Books

A bridge over the tricky waters of neoconservatism

Barbara Amiel August 13 1979
Books

A bridge over the tricky waters of neoconservatism

Barbara Amiel August 13 1979

A bridge over the tricky waters of neoconservatism

Books

Barbara Amiel

Popular journalism is not without its uses. It keeps readers up-todate on newly discovered hairline cracks in DC-l0s, informs us of the latest ex-head-of-state in sunglasses turning up in Miami and keeps us in touch with the candid confessions of Margaret Trudeau and Betty Ford—including those more properly confined to discreet chats with their gynecologists or best girl-friends. Where popular journalism falls down is in the more rarefied realm of ideas. Contrary to belief, newspapers, television and magazines don’t start trends: they hop on welloiled bandwagons. Sometimes, as in the case of this year’s news—the political philosophy of neoconservatism—the ideas have been chugging along for three decades. But it was not until Clay Felker, the now-departed editor of Esquire magazine and undisputed Lieutenant of the Latest Thing, put the neoconservative movement on the cover of last February’s Esquire that the media could fall into line with confidence. American neoconservatism was officially a phenomenon. Only one problem remained: what, in God’s name, was it?

Esquire did its best. Neoconservatism: An Idea Whose Time Is Now proclaimed the special section, which went on to include a preview from Peter Steinfels’ new book, The Neoconservatives, illustrated by pictures of key neocons like husband and wife Norman Podhoretz (author of Making It) and Midge Decter {The New Chastity & Other Arguments Against Women ’s Liberation). Then there was a handy list

telling those readers in search of a masticating member of the species where neocons like to eat (Italian Pavilion in New York, the AEI Pub in Washington) and naming things neocons could do without—the Third World, Friends of the Earth and The New York Review of Books. Such pet peeves, of course, made neocons virtually indistinguishable from three-quarters of rational folk from Amsterdam, The Netherlands, to Victoria, B.C. But the publication, last month, of Steinfels’ book, Neoconservatives: The Men Who Are Changing America’s Politics (Musson, $15.95), does provide an invaluable guide to the important and tricky waters of neoconservative history and literature. Steinfels’ one problem with the movement is clear: he is a man entranced by the siren song of neoconservatism but shocked to the core of his “liberal” being by this inappropriate attraction.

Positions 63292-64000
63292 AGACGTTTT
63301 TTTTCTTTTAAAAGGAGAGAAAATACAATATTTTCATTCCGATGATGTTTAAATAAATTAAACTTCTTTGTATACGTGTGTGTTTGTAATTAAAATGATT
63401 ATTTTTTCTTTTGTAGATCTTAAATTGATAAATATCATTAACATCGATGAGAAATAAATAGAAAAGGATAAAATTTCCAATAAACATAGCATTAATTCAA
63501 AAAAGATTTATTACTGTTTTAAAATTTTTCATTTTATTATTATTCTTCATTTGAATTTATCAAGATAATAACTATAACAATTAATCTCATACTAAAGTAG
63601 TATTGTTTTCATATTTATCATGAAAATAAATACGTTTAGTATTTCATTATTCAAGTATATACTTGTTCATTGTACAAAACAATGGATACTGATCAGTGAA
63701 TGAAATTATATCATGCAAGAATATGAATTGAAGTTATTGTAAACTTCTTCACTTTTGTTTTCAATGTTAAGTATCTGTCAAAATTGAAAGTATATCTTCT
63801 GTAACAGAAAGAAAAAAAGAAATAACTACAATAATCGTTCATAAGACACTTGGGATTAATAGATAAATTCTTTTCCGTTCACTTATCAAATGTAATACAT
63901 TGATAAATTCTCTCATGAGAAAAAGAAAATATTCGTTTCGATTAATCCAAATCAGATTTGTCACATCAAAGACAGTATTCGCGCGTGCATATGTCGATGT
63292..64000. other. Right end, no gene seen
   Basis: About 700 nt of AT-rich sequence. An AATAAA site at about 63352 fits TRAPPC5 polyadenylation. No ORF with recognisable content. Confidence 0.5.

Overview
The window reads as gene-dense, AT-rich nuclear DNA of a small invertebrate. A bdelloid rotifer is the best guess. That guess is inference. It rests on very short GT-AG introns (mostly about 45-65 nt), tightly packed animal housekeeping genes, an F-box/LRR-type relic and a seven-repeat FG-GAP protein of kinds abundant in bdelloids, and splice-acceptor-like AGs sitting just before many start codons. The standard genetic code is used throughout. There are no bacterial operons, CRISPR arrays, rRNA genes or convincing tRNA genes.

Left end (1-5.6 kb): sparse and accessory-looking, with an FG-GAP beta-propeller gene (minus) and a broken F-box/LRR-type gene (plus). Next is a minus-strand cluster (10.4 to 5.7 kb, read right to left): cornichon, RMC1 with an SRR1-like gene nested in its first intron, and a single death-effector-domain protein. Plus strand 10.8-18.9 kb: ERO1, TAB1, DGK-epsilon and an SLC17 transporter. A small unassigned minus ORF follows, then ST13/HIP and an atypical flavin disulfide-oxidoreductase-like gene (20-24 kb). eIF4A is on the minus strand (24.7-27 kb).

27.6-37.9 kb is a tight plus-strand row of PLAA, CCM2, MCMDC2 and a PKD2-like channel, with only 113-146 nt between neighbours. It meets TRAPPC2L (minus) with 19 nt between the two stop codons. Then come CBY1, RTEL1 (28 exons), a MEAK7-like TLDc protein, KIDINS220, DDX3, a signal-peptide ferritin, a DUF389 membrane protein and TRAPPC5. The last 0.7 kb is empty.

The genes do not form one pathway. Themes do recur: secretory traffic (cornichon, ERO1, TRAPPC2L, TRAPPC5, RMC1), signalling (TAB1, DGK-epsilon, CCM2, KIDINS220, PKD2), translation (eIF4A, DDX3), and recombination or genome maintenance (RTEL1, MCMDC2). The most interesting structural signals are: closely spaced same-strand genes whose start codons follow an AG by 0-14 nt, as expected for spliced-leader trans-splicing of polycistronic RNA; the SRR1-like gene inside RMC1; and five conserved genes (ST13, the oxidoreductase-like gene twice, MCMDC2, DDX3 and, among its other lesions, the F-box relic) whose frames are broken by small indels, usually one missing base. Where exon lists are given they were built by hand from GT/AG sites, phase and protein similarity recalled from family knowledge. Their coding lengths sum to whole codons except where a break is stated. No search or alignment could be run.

History: Neoconservatism is an idea whose time has come, even if Clay Felker says so. Its ideas—and practitioners—are quite distinct from the mainstream of American conservative thought. That mainstream, a trickle really, as Steinfels points out, began in the late ’40s and divided into several groups: the traditional conservatives, often with strong ties to the Roman or Anglo-Catholic Church and a clearly defined commitment to stability and order in society; the many subgroups of ex-Communists and radicals who became united as conservatives solely by their anti-communism; and finally, a small group of classical liberals much influenced by the Austrian-born economists (and refugees from Hitler) Lud-

wig von Mises and Friederich von Hayek, whose concern with the rights of the individual in the newly expanding post-war state led to the libertarian wing of conservatism. If the neoconservatives have more in common with one of these groups than the others, it is with the inheritors of von Hayek’s and von Mises’ school of thought.

Who they are: Today’s neoconservatives are largely Jewish (Irving Kristol, Daniel Bell, Norman Podhoretz, Nathan Glazer) but even if they happen not to be, they are rarely preppie in the American East-Coast-and-Yale tradition. This permits the odd Catholic to enter the neocon ranks, such as Daniel Patrick Moynihan, as well as urbanologist Edward Banfield and criminologist James Q. Wilson. Most neocons are converts from socialism.